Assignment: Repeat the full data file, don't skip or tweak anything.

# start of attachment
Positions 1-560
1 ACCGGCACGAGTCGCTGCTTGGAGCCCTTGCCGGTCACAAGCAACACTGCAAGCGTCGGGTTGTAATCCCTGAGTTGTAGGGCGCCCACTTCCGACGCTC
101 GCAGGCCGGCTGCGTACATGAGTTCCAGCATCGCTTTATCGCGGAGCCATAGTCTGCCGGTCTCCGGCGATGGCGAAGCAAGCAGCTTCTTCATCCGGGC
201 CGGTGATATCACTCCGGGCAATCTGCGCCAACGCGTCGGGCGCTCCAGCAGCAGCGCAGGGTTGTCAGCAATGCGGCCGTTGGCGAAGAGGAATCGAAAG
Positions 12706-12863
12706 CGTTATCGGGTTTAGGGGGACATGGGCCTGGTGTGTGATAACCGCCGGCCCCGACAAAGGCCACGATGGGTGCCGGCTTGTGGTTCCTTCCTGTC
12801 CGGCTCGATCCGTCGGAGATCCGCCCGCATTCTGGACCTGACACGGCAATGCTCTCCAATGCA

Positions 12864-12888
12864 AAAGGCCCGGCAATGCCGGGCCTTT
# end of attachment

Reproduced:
Positions 1-560
1 ACCGGCACGAGTCGCTGCTTGGAGCCCTTGCCGGTCACAAGCAACACTGCAAGCGTCGGGTTGTAATCCCTGAGTTGTAGGGCGCCCACTTCCGACGCTC
101 GCAGGCCGGCTGCGTACATGAGTTCCAGCATCGCTTTATCGCGGAGCCATAGTCTGCCGGTCTCCGGCGATGGCGAAGCAAGCAGCTTCTTCATCCGGGC
201 CGGTGATATCACTCCGGGCAATCTGCGCCAACGCGTCGGGCGCTCCAGCAGCAGCGCAGGGTTGTCAGCAATGCGGCCGTTGGCGAAGAGGAATCGAAAG
Positions 12706-12863
12706 CGTTATCGGGTTTAGGGGGACATGGGCCTGGTGTGTGATAACCGCCGGCCCCGACAAAGGCCACGATGGGTGCCGGCTTGTGGTTCCTTCCTGTC
12801 CGGCTCGATCCGTCGGAGATCCGCCCGCATTCTGGACCTGACACGGCAATGCTCTCCAATGCA

Positions 12864-12888
12864 AAAGGCCCGGCAATGCCGGGCCTTT